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Copper on the Brain at Rest

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A new study by Berkeley Lab researchers has shown that proper copper levels are essential to the health of the brain at rest.

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New Plastic that Disappears When You Want It To

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Plastic populates our world through everything from electronics to packaging and vehicles. Once discarded, it resides almost permanently in landfills and oceans. A discovery by researchers at North Dakota State University, Fargo, holds scientific promise that could lead to a new type of plastic that can be broken down when exposed to a specific type of light and is reduced back to molecules, which could then be used to create new plastic. The research by the Center for Sustainable Materials Science is published in Angewandte Chemie.

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Tropical Inspiration for an Icy Problem

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Ice poses major impediments to winter travel, accumulating on car windshields and airplane wings and causing countless unsuspecting pedestrians to dramatically lose their balance. A team of researchers from Arizona State University (ASU) has developed a new way to prevent ice buildup on surfaces like airplane wings, finding inspiration in an unusual source: the poison dart frog.

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Researchers Characterize a Protein Mutation That Alters Tissue Development in Males Before Birth

Case Western Reserve researchers have identified a protein mutation that alters specific gender-related tissue in males before birth and can contribute to cancer and other less life-threatening challenges. The findings appear in the November 21 edition of the Journal of Biological Chemistry.

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Scientists Get to the Heart of Fool's Gold as a Solar Material

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As the installation of photovoltaic solar cells continues to accelerate, scientists are looking for inexpensive materials beyond the traditional silicon that can efficiently convert sunlight into electricity. Theoretically, iron pyrite could do the job, but when it works at all, the conversion efficiency remains frustratingly low. Now, a University of Wisconsin-Madison research team explains why that is, in a discovery that suggests how improvements in this promising material could lead to inexpensive yet efficient solar cells.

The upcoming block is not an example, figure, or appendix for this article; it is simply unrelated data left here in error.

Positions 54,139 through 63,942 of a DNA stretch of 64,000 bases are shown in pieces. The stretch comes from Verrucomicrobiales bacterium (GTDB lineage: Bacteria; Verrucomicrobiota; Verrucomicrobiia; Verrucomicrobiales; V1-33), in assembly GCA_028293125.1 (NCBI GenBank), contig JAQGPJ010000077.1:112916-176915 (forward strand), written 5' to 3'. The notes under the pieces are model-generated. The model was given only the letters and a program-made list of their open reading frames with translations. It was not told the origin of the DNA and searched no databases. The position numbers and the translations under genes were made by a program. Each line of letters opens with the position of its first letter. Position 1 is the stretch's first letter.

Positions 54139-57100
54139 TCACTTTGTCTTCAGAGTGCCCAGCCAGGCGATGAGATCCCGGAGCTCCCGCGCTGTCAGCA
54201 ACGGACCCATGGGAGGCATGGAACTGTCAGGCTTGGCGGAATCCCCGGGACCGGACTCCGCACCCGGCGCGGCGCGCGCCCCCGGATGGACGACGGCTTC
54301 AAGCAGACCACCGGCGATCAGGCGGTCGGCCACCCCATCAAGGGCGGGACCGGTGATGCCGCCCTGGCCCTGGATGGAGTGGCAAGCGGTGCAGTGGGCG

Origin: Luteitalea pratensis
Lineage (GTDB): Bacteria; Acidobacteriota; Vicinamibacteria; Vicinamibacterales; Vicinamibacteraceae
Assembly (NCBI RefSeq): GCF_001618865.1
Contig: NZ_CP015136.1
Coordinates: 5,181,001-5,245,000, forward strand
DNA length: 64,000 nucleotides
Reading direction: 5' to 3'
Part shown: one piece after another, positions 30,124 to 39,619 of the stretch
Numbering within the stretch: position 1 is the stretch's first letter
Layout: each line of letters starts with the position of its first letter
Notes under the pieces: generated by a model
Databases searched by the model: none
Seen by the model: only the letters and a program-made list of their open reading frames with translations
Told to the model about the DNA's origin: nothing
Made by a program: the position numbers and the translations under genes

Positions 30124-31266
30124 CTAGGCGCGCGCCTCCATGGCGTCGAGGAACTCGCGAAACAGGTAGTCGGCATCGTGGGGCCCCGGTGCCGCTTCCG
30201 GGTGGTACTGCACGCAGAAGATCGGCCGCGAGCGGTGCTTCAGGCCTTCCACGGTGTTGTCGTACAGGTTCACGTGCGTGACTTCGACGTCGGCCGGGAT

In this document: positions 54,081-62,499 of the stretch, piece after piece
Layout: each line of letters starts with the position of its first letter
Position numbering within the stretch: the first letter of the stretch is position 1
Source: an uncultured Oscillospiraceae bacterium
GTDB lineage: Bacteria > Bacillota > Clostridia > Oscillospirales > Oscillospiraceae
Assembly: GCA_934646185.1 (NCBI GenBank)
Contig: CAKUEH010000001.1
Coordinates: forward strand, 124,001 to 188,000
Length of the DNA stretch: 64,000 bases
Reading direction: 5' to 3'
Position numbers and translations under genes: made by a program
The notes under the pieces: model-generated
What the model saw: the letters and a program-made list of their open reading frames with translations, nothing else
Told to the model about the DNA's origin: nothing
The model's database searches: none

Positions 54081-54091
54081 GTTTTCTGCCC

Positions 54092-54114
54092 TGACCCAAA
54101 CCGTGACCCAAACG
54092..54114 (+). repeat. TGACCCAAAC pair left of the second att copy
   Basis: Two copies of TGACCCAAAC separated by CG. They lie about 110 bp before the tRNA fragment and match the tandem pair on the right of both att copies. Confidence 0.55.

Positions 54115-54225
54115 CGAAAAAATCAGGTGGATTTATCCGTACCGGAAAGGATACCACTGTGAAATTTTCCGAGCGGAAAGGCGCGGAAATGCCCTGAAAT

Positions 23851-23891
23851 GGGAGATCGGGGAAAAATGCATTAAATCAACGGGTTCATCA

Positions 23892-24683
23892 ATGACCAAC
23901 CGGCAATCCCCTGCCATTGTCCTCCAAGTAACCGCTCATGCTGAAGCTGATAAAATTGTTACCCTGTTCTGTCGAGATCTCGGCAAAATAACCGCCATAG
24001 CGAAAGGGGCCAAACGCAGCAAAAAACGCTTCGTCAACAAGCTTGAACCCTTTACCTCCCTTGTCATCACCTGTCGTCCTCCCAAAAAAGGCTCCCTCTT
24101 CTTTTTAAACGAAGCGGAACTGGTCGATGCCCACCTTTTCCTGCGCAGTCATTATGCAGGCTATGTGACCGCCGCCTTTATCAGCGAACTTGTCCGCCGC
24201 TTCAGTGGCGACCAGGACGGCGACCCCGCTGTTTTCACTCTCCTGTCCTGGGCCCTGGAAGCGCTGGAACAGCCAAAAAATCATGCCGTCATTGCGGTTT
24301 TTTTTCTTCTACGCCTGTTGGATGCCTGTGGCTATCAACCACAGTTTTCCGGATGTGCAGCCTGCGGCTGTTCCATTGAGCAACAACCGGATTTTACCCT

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Esther Conwell, Pioneering Professor of Chemistry, Dead at 92

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Esther M. Conwell, research professor of chemistry at the University of Rochester and recipient of a National Medal of Science, died in a motor vehicle accident Sunday at the age of 92.

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Electronic 'Tongue' to Ensure Food Quality

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An electronic "tongue" could one day sample food and drinks as a quality check before they hit store shelves. Or it could someday monitor water for pollutants or test blood for signs of disease.

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Space: The Final Frontier in Silicon Chemistry

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Silicon, which is one of the most common elements in the Earth’s crust, is also sprinkled abundantly throughout interstellar space. The only way to identify silicon-containing molecules in the far corners of the cosmos – and to understand the chemistry that created them – is to observe through telescopes the electromagnetic radiation the molecules emit.

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Catalyst-Where-You-Want-It Method Expands the Possibilities for New Drug Development

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Chemists at The Scripps Research Institute (TSRI) and the Shanghai Institute of Organic Chemistry have described a method for creating and modifying organic compounds that overcomes a major limitation of previous methods.

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'Rewriting' the Way to Make Natural Drug Compounds

Study shows that one way to solve problems of synthesis of natural compounds is to figure out how an organism solves the problem itself, and then modify it for a particular use.

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